Video Abstract

Video Abstract

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BACKGROUND AND OBJECTIVES

Limiting firearm access is essential to decreasing teen suicide. Previous efforts have focused on household firearms; however, less is known about firearm access and possession among teens at increased suicide risk. Our objective was to estimate prevalence of firearm possession and access among high school-aged teens with recent depression and/or lifetime history of suicidality (DLHS).

METHODS

We conducted a probability-based, cross-sectional Web survey of 1914 parent–teen dyads between June 24, 2020, and July 22, 2020, with data weighted to generate a nationally representative sample of US teenagers (aged 14–18). Logistic regression analyses examined the difference between teens with and without DLHS for: (1) personal firearm possession, (2) perceived firearm access, and (3) method of firearm attainment.

RESULTS

Among high school-aged teens, 22.6% (95% confidence interval [CI], 19.4–25.8) reported DLHS, 11.5% (95% CI, 8.7–14.3) reported personal firearm possession, and 44.2% (95% CI, 40.2–48.2) endorsed firearm access. Teens experiencing DLHS had increased perceived access (adjusted odds ratio, 1.56; 95% CI, 1.07–2.28) compared with non-DLHS peers. There was no association between DLHS and personal firearm possession (adjusted odds ratio, 0.97; 95% CI, 0.47–2.00). Among teens reporting firearm possession, those with DLHS were more likely to have acquired it by buying/trading for it (odds ratio, 5.66; 95% CI, 1.17–27.37) and less likely receiving it as a gift (odds ratio, 0.06; 95% CI, 0.01–0.36).

CONCLUSIONS

High school-aged teens experiencing DLHS have higher perceived firearm access compared with lower-risk peers. Providers should speak directly to high school-aged teens at increased suicide risk about firearm access, in addition to counseling parents.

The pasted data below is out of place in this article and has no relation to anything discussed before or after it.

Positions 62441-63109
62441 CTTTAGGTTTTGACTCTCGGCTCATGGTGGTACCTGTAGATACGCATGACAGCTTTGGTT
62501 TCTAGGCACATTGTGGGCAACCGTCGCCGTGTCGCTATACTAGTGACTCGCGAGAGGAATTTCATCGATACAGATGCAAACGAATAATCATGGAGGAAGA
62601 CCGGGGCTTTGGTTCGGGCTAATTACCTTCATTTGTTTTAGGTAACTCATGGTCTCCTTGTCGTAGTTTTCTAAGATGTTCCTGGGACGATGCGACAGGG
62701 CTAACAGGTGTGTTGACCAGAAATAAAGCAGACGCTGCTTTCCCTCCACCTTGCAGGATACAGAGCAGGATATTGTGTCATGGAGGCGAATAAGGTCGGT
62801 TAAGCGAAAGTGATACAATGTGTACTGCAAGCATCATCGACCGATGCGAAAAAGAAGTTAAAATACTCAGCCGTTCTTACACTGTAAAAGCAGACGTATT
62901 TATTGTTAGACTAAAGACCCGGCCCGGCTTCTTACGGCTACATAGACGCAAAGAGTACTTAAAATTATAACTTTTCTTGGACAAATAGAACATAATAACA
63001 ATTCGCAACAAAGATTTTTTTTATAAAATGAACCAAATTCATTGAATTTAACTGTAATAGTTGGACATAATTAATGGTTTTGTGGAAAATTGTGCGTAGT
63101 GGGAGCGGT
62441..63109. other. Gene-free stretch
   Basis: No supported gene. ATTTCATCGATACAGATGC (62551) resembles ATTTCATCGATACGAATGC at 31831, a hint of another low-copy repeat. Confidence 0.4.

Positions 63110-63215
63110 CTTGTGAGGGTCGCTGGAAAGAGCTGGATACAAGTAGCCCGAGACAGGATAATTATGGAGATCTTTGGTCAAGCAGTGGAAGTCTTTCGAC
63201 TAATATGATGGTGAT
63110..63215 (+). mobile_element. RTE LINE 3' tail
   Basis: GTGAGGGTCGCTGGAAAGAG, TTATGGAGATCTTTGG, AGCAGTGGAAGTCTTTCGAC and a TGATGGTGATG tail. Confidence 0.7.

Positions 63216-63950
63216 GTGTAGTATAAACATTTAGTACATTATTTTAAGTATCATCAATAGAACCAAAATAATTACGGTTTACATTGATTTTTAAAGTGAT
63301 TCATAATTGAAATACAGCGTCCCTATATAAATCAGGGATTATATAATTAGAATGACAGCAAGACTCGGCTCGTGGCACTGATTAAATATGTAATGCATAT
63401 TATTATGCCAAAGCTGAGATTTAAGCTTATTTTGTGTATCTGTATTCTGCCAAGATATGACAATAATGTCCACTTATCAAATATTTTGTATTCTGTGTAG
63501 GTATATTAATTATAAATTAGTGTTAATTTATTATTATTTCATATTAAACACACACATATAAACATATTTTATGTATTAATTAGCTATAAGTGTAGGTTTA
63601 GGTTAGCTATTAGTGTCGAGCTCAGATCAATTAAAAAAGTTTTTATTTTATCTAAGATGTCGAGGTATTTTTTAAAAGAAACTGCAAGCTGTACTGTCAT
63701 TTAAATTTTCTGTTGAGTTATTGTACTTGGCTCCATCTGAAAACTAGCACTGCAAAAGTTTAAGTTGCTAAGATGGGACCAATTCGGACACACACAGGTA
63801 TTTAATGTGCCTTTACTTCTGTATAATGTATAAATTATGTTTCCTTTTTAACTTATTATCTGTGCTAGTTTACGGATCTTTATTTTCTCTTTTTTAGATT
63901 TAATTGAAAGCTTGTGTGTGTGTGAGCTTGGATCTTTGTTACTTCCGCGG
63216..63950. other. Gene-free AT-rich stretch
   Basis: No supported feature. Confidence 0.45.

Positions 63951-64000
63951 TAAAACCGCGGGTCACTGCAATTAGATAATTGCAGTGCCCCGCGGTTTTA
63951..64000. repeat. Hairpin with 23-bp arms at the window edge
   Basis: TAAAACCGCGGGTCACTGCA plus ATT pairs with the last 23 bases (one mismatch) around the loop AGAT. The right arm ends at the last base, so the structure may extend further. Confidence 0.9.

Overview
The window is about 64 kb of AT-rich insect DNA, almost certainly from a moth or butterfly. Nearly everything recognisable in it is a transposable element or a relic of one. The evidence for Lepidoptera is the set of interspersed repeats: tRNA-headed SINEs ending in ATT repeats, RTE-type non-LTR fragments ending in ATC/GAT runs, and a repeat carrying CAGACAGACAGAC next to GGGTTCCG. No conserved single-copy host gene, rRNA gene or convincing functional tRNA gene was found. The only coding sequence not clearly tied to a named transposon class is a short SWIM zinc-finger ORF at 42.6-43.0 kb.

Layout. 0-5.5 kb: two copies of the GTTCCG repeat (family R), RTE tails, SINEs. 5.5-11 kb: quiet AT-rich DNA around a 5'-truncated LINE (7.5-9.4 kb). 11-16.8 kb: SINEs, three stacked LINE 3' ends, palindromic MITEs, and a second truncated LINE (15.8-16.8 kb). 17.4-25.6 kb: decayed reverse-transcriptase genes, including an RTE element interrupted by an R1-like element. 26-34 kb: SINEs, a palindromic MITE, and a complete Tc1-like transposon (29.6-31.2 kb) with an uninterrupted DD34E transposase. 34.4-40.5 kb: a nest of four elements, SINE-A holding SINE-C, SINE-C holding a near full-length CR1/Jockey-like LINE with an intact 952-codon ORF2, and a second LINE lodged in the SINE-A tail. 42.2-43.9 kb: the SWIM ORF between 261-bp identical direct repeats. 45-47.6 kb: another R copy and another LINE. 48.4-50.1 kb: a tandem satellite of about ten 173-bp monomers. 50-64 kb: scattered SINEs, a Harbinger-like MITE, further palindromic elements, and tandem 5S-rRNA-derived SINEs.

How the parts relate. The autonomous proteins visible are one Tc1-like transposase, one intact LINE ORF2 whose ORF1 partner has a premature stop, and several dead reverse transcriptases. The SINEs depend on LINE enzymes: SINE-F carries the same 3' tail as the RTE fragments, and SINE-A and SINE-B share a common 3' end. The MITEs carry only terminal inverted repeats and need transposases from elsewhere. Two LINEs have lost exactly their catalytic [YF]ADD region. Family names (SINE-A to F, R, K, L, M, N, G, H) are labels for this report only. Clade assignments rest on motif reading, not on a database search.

What’s Known on This Subject:

Limiting access to firearms for youth at elevated risk for suicide is key to suicide prevention. Efforts to date have focused on improving locked storage of home firearms, but overall firearm access is poorly understood.

What This Study Adds:

This study describes perceived firearm access among a nationally representative sample of high school-aged teenagers. We find that those with elevated suicide risk have increased perceived access to firearms as compared with non-high-risk peers.

Suicide is the second leading cause of death for high school-aged teens across the United States, with rates increasing over the past decade.13  Firearms remain the most common and lethal mechanism for teen suicide deaths (aged 14–18 years) (44%),1  with case fatality rates approaching 90%.4  Ecologic studies highlight the association between firearm availability and adolescent suicide rates,5  with individual-level case control studies demonstrating that access to an unsecured firearm is one of the most significant modifiable risk factors for teen suicide.6  Among US households with children aged <18 years, approximately one-third report having a firearm in the home, with two-thirds indicating that at least 1 is kept unsecured.7,8  Among households where caregivers indicate firearms are not accessible to children, ∼40% of teens report knowing where a firearm is stored9,10  and 22% have handled 1 or more firearms at some point.9 

Given firearm availability is a key risk factor for suicide among teens experiencing suicidal crises,5,6,11  limiting lethal means access remains 1 of the strongest evidence-based prevention strategies for youth at elevated suicide risk (ie, those with depression and/or expressed suicidality).1214  Previous research has focused on teen access to firearms owned by caregivers. In 1 small cohort study (n = 63) of adolescent (aged <18 years) suicide conducted across 4 states, 75% of the firearms used in youth suicide attempts belonged to their parents (when the source of the firearm was known).15  Yet, the same study also demonstrated that, among cases where the source of the firearm was identified, 18% of firearms were personally “owned” by the adolescent (ie, teens maintained control of firearm access). Further, these studies also indicate that the origin of the firearm remains unknown for up to a third of decedents,15  suggesting that we may be underestimating youth firearm access, especially locations outside the household (off-property locations).